By Kristin Collins

This week, buried in a Charlotte Observer editorial, was a surprising admission: The N.C. Commission on Actual Innocence is reexamining 900 convictions in which the State Bureau of Investigation may have used unreliable forensic evidence.

In all these cases, the SBI used hair analysis to prove the defendant’s guilt. In most cases, that means analysts used a microscope to compare hairs found at the crime scene with the defendant’s hair, and said they matched up. This technique was used in North Carolina until DNA testing of hair became available, around 2003. We don’t know how many of the 900 are death penalty cases.

We now know that this kind of forensic “science” is junk. Subjective forensic evidence, such as hair comparisons and bite mark comparisons, have been a contributing factor in more than a quarter of the 329 DNA-exoneration cases in the U.S. since 1989.

Last week, the FBI admitted that it has overstated the reliability of hair analysis in virtually every case where hair evidence was presented, including 36 cases where defendants were sentenced to death.

Only three of the cases the FBI identified were in North Carolina, but that doesn’t mean we don’t have a big problem.

Guess where North Carolina’s SBI learned its hair analysis techniques? From the FBI.

We already know bad hair analysis has contributed to one wrongful conviction in North Carolina: that of Joseph Sledge, who was recently exonerated after 36 years in prison. Read more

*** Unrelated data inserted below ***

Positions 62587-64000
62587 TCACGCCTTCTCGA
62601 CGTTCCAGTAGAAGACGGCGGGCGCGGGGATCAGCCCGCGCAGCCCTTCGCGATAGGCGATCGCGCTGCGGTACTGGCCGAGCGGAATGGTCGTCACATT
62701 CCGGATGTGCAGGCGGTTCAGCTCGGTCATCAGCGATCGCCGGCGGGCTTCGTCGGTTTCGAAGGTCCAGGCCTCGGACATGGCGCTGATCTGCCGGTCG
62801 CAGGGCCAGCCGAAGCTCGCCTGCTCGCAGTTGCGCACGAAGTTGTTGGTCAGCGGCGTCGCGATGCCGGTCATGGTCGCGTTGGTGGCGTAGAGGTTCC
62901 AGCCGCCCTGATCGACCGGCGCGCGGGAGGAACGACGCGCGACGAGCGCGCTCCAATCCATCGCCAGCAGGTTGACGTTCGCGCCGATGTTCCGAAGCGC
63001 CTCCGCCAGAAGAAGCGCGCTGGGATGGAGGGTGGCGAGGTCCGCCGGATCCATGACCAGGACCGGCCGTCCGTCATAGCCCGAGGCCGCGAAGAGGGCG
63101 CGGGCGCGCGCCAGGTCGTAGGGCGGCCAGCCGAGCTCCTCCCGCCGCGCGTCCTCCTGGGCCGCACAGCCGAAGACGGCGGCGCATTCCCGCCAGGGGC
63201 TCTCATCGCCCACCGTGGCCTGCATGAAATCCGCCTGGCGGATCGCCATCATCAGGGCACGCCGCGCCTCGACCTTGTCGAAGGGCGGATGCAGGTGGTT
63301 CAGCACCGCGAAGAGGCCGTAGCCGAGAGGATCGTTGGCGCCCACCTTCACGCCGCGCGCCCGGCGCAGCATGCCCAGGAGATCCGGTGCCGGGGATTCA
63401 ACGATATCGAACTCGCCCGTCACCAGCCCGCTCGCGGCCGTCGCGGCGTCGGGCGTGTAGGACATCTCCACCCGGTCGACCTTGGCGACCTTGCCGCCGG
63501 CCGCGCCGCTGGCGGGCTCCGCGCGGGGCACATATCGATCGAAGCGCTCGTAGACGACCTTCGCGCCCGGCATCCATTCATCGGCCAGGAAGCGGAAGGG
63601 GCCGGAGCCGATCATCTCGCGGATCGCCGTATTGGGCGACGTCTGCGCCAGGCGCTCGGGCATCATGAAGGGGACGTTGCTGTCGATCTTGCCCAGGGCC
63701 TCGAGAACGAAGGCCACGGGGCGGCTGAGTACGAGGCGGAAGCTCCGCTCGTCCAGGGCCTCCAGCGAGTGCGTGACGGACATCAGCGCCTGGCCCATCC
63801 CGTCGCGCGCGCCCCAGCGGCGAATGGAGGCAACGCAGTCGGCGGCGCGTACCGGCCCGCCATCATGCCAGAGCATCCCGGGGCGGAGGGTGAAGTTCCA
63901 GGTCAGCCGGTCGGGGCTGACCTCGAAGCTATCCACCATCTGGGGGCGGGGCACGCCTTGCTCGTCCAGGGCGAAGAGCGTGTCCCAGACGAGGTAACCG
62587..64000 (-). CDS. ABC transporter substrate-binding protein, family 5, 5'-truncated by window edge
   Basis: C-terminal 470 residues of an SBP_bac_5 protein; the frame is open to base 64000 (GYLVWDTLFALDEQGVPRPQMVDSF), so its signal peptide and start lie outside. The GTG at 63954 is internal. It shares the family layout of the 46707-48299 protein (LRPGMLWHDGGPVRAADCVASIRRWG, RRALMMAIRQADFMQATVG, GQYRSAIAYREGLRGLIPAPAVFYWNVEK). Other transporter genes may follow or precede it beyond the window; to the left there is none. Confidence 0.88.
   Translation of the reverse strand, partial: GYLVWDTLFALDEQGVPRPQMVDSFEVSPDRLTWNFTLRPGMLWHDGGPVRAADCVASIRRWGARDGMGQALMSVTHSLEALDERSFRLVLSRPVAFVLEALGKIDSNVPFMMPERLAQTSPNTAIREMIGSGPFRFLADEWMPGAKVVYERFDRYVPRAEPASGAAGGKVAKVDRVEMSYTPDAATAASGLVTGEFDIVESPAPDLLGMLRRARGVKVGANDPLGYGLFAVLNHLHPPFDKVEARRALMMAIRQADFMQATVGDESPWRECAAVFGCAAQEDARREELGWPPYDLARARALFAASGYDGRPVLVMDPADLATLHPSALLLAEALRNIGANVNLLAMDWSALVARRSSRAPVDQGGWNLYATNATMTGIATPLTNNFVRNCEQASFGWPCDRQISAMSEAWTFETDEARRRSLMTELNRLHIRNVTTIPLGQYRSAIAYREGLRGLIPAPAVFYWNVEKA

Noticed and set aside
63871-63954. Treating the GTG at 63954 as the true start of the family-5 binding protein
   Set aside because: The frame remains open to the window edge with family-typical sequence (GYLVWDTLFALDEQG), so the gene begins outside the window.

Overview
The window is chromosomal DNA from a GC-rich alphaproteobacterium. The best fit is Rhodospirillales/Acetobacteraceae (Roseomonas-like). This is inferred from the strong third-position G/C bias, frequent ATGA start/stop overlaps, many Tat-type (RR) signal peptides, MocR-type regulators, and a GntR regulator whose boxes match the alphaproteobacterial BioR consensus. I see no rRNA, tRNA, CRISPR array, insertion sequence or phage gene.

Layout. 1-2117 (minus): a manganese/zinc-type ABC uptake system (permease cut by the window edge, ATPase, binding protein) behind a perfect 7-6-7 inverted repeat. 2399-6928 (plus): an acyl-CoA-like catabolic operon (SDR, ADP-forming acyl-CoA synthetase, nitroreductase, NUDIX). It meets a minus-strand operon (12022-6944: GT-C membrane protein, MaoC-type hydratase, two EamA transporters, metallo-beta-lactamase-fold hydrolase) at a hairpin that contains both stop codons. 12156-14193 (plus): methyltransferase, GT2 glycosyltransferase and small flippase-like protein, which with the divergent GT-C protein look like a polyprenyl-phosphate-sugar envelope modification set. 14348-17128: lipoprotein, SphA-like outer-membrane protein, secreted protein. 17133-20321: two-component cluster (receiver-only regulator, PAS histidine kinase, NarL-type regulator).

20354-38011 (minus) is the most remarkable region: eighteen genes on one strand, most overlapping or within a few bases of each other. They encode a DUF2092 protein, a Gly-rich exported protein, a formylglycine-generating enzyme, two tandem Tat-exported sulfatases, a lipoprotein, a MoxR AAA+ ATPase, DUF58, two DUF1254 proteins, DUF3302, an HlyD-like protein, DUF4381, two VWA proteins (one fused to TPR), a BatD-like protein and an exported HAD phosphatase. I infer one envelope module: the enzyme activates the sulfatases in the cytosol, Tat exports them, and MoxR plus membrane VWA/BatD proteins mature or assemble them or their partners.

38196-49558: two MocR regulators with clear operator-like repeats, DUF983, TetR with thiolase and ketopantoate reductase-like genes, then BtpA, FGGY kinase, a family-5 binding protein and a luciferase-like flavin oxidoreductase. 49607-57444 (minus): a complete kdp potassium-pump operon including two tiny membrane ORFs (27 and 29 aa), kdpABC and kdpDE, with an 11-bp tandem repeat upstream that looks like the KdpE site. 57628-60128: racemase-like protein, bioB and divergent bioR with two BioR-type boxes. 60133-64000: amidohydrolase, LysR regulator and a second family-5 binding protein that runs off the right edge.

News

‘Tis the season for judicial introspection?

XmasLightsMaybe it’s the time of year, but it seems that there’s been more than a handful of reports these past few weeks about judges who are taking critical look at how court decisions are impacting their communities.

There’s this story out of South Carolina, where yesterday Judge Carmen Tevis Mullen vacated the 1944 conviction of a black 14-year-old boy charged with allegedly murdering two white girls.

As Reuters reports, George Stinney Jr. was convicted by an all-white jury after a one-day trial and a 10-minute jury deliberation and died soon after in the electric chair.  He was the youngest person executed in the United States in the past century.

Finding that Stinney did not receive a fair trial, Judge Mullen wrote:

From time to time we are called to look back to examine our still-recent history and correct injustice where possible. I can think of no greater injustice than a violation of one’s constitutional rights, which has been proven to me in this case by a preponderance of the evidence standard.

Then there’s this — one judge’s regrets about harsh sentences he was forced to hand down under federal sentencing guidelines.

Recalling how those guidelines came about, U.S. District Judge John Gleeson in Brooklyn spoke to NPR this week as part of that organization’s ongoing look at their impact.

As NPR describes its efforts:

We talked with judges who expressed tearful misgivings about sending people away for the rest of their lives for crimes that involved no violence and a modest amount of drugs. We found a newly released inmate trying to reacquaint herself with her community in the Florida panhandle and rebuild ties with her grieving children after 17 years away from home. And we went inside a medium-security prison in New Jersey to find a lifer who says he deserves another chance. These people acknowledge that they broke the law and accept the need for punishment. But they say their decades-long incarcerations cast a shadow that lingers over their families, damage that far outweighs the wrongs they did to put them in prison.